Entrepreneurs

Bill Gates' main use for technology is surprisingly old-school—and everyone can learn from it

At Harvard University Bill Gates grins from ear to ear who looks over his honorary degree.
David L. Ryan | The Boston Globe | Getty Images
At Harvard University Bill Gates grins from ear to ear who looks over his honorary degree.

From artificial intelligence and virtual reality to gadgets that simply make life more convenient, technology can do some amazing things.

But tech titan Bill Gates' main use for technology is surprisingly old-school: "One of my favorite ways to use technology is to learn," he tells Axios in a recent interview.

"It's not really cutting-edge anymore, but I still think it's mind-blowing that you can learn about any subject online through education courses and videos. … Some of the work we do at the [Bill & Melinda Gates] Foundation involves advanced science, like coming up with new vaccines or health interventions, so I use technology a lot to watch lectures and learn from experts."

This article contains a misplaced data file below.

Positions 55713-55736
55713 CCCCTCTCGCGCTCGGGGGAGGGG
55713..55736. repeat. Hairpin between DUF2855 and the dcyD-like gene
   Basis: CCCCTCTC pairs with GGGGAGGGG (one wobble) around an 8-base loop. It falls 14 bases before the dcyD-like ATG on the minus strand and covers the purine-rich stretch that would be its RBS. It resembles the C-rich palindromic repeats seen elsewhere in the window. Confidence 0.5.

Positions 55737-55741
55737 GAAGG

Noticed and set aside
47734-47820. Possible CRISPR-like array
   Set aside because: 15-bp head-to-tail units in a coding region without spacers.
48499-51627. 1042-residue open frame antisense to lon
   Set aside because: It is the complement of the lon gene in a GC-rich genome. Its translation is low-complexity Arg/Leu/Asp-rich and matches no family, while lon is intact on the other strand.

The level of accessibility is incomparable with what is was, the Microsoft co-founder says: "When I was a kid, I read encyclopedias from cover to cover, and when we had an argument about some issue at college, we would have to wait until the library opened so we could research the answer. Now we have all the information we want within seconds."

Gates, like most self-made billionaires, is an avid reader and believes in lifelong learning.

After all, as author Steve Siebold observed after interviewing hundreds of millionaires, the most successful people tend to appreciate the power of learning long after any formal education is over. "Walk into a wealthy person's home and one of the first things you'll see is an extensive library of books they've used to educate themselves on how to become more successful," Siebold writes in his book "How Rich People Think."

Of course, just because Gates is old-school doesn't mean he doesn't use gadgets. "When it comes to new devices, I have been having fun using the Surface Studio," he tells Axios.

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